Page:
Angela Ackerman is a writing coach, international speaker, and co-author of The Emotion Thesaurus: a Writer’s Guide to Character Expression and four other bestselling writing guides. A proud indie author, her books are available in five languages, sourced by US universities, and are used by novelists, screenwriters, editors and psychologists around the world.

Angela is also the co-founder of the popular site, Writers Helping Writers, as well as One Stop For Writers, an innovative online library built to help writers elevate their storytelling.

http://writershelpingwriters.net/
https://onestopforwriters.com

[Writing Prompt] Interrogate A Character

InterviewToday’s writing prompt is ripped straight from my 6th Grader’s homework folder, but that doesn’t make it any less relevant. 

I’m steeped in (as well as 6th Grade homework) Lisa Cron’s fabulous latest book Story Geniusin which she makes the compelling point that you cannot begin to tell your character’s story until you know about their past.

It’s a delightfully obvious (and surprisingly overlooked) observation that ought to be front and center in every writing class. So here we go.

The Prompt

Interview a character from one of your stories. Find out as much as you can about their past and what formed the character they possess on Page One of their story. Continue reading “[Writing Prompt] Interrogate A Character”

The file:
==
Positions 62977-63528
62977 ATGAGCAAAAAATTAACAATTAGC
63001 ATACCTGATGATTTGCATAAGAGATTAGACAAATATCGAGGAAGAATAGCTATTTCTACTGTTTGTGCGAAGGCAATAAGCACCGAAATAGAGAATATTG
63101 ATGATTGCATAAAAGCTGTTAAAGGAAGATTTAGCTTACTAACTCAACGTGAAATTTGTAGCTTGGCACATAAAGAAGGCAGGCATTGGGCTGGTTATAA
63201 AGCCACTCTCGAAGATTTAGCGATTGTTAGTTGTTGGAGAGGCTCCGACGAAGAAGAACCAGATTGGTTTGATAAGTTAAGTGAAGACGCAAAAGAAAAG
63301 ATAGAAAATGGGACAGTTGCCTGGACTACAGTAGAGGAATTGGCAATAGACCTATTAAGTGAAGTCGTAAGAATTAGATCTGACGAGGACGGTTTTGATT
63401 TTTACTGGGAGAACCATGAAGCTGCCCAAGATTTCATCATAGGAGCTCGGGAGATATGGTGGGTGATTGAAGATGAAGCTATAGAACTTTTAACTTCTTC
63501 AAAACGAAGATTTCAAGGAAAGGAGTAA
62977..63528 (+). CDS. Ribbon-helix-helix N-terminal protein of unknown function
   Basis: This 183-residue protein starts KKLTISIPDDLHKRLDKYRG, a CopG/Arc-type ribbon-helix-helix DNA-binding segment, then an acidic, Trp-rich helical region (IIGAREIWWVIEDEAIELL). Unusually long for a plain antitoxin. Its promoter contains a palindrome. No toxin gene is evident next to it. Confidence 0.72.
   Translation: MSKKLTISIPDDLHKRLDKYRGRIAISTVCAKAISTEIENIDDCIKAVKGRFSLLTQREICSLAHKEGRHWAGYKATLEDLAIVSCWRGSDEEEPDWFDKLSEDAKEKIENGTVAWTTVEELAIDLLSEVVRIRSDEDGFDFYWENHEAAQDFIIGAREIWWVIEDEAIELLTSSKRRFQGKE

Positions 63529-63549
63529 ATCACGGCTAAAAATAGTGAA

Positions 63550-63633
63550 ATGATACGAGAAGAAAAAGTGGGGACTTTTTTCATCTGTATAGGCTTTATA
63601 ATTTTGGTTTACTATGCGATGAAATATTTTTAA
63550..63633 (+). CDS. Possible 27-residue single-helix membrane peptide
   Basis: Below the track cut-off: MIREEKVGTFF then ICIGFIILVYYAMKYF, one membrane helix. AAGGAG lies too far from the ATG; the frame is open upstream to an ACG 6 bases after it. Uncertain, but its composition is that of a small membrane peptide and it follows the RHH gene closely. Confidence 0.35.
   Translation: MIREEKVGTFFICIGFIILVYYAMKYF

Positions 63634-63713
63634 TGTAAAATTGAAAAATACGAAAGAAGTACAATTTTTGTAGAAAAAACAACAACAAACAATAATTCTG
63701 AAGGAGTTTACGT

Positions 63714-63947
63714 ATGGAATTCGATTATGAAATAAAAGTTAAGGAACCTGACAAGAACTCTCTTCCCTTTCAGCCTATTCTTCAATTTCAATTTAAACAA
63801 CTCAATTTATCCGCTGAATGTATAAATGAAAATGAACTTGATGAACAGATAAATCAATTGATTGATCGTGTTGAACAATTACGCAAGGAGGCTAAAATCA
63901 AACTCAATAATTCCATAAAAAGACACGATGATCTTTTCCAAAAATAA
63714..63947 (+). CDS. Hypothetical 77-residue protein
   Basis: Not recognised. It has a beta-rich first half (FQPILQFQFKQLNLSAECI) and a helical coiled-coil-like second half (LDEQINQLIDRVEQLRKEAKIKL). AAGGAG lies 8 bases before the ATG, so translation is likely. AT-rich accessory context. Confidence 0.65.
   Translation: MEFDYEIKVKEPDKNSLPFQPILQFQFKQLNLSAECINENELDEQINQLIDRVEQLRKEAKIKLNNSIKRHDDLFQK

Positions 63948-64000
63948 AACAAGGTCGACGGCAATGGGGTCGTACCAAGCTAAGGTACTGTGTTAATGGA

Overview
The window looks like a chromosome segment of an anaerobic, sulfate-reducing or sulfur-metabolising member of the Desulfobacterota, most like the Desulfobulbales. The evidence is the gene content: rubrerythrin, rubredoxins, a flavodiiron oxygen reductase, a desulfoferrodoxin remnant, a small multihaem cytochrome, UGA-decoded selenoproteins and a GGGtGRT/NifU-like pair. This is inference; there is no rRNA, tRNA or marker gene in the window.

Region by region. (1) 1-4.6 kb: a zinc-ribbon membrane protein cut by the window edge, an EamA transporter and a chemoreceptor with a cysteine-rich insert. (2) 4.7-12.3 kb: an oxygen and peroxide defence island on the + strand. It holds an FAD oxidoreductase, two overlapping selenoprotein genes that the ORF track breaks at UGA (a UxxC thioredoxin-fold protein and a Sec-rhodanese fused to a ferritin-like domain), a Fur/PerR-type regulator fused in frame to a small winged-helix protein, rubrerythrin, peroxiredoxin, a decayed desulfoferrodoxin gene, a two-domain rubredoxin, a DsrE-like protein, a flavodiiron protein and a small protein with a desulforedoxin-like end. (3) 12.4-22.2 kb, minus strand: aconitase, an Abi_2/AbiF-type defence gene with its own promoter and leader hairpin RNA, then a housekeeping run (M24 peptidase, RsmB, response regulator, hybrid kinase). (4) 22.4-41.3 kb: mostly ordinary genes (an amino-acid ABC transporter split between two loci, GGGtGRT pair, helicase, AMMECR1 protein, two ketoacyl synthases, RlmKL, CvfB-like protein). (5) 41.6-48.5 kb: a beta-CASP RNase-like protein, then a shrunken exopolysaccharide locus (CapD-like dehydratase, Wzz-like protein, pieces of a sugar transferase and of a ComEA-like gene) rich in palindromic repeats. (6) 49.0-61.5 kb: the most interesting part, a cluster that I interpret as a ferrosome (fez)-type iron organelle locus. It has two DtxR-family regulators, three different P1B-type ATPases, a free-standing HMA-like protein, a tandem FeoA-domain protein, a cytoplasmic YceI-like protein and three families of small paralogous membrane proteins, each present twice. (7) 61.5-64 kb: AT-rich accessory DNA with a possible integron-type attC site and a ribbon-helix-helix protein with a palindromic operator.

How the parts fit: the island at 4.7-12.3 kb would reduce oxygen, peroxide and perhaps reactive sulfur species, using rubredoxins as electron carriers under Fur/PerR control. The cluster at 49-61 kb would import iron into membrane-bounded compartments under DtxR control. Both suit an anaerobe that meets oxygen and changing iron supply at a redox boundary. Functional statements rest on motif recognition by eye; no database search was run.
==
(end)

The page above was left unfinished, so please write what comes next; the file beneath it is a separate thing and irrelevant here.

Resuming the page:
Torture Your Protagonist

One of the biggest problems in fiction is when a writer creates nice characters and then doesn’t want to hurt them. Today, let’s make it hurt!

The prompt

Torture your protagonist

Tips

  • This may come easily to some of you, so you don’t need to read any further. If you’re already good at torturing your protagonist. Just go and get writing!

  • For the rest of us, there’s a temptation to let our characters be funny and nice and lovable. We don’t want to make unsympathetic. However, if they’re too perfect, they’re not interesting.

  • Let’s think back to the earlier story, where I asked you to create a flawed protagonist. Wasn’t that fun? You can still have a sympathetic character by letting them be terrible at one thing, especially if they’re very, very good at a lot of other things.

  • You want the reader to root for your character and the won’t if she’s perfect.